When I read that _Marienbad_ 'demands philosophical treatment', I am bound to ask: is this not a rather arbitrary statement of principle? What is it about this film that demands a philosophical approach? At the same time, why not -- provided this approach allows me better to understand the film. Unfortunately I am not at all sure that the combination of Freud plus Husserl plus Marcuse plus Adorno (and the list could go on) is likely to help me better understand this film. I would remind you that Gilles Deleuze compared Resnais's films to what Prigogine and Stengers, in _Order out of Chaos_, called 'baker transformations'. As he wisely concluded: 'What we are trying to demonstrate is not that Resnais is applying scientific knowledge to cinema, but rather that he has created, with his own cinematic methods, something that finds an equivalent in mathematics and physics'. [3] The argument that, in _Marienbad_, the time of domination is transformed into the time of gratification according to a schema borrowed from Marcuse doesn't tell me anything about the film, especially as I don't understand why the match game or the tracking shots along the corridors should belong to the time of domination, whilst the scenes in the garden would express the time of gratification. At any rate, these assertions are merely hypotheses and would need to be backed up with evidence.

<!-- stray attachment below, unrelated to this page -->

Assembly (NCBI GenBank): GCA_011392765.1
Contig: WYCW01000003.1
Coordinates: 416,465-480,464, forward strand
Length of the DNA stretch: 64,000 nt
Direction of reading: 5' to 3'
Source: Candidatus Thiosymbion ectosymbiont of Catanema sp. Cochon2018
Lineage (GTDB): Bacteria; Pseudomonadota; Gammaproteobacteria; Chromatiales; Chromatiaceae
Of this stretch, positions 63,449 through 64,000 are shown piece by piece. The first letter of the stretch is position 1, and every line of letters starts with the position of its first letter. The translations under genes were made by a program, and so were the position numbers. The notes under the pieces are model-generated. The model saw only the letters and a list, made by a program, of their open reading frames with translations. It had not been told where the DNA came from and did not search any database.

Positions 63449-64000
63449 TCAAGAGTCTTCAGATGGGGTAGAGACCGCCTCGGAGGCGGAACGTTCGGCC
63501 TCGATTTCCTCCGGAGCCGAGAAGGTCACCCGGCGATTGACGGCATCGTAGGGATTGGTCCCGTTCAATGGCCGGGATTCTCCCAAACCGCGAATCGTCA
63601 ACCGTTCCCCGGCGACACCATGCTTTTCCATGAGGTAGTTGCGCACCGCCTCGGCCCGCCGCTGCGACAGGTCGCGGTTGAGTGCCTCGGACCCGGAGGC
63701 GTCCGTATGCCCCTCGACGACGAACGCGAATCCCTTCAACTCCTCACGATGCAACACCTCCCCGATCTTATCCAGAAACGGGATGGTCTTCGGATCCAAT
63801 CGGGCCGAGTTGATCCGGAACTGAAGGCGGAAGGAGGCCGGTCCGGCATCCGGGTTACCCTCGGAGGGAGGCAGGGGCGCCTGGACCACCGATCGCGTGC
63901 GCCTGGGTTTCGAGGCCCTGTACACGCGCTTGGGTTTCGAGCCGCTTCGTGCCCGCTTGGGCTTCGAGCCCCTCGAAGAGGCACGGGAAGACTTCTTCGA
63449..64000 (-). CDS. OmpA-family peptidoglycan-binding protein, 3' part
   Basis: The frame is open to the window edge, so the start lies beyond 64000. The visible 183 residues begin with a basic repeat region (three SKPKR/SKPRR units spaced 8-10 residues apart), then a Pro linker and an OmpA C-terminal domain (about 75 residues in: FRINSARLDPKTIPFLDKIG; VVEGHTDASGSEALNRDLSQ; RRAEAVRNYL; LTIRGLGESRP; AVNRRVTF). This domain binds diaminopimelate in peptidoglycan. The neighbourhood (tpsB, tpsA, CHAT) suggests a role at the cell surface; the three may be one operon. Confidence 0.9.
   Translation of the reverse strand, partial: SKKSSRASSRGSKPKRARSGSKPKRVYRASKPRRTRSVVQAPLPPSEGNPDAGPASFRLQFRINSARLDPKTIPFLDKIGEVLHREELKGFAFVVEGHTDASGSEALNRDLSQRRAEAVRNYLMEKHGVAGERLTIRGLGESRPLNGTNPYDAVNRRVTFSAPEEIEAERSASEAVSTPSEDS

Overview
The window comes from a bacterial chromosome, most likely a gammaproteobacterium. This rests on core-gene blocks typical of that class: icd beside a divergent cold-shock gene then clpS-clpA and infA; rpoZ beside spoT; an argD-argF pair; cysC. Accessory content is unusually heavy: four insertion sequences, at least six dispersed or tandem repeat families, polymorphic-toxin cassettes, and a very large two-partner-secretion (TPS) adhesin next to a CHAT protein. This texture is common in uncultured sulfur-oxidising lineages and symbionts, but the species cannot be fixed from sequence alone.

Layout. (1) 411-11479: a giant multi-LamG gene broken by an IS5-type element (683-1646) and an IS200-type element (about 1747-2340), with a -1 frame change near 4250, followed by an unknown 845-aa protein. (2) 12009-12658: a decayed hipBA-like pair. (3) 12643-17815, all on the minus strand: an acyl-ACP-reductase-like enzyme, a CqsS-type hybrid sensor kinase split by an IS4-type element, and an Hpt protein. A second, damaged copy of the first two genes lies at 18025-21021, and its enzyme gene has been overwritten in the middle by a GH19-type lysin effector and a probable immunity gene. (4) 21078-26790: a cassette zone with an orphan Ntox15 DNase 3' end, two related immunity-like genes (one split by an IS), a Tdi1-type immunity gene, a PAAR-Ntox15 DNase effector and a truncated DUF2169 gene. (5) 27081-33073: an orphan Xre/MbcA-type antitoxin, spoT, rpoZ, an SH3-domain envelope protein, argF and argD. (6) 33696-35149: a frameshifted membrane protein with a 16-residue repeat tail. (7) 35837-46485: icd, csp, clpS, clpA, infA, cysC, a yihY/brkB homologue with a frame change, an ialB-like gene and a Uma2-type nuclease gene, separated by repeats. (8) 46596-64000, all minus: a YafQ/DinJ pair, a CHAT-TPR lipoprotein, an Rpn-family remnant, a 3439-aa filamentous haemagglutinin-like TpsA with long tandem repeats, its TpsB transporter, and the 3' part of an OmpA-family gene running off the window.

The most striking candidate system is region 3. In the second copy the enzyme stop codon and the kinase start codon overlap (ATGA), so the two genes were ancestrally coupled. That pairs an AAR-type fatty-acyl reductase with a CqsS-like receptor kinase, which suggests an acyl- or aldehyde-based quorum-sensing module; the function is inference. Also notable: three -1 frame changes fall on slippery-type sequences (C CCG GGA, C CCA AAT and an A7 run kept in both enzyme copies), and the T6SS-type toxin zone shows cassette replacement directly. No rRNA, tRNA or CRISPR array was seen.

Furthermore, I am struck by the fact that Shapiro always refers to Alain Robbe-Grillet and rarely to Alain Resnais. If I sought to separate the two _Marienbad_s in my book, it is because I feel that the film adaptation of Robbe-Grillet's 'ciné-roman' is altogether distinct from this ciné-roman, and not only because one is a work of cinema whilst the other belongs to the domain of literature. The film, although it appears to stick closely to the screenplay, in fact makes so many small (and not so small) changes that it differs from it completely. One needs only to look at the films Robbe-Grillet went on to direct to understand that he and Resnais are on two very different wavelengths. I admit that Freudian ideas (in their most banal sense) may be relevant to Robbe-Grillet (since he knows them and plays with them), but I don't believe they are relevant to Resnais (who doubtless knows them, but doesn't play with them). I would point out also that Resnais's oeuvre did not end with _Marienbad_ and that, to talk about this film, it would be helpful to consider other films like _Je t'aime je t'aime_ or _Providence_. And this remark goes for me as much as for Shapiro. Finally, _Marienbad_ is situated at once within a very French tradition (Nerval) and mixed with other traditions, be they Anglo-Saxon (Cavalcanti, Crichton, Deardon, and Hamer's _Dead of Night_) or Argentine (Bioy Casares's 'The Invention of Morel'). These comparisons are all the more pertinent since evidence for them can be found in the film itself.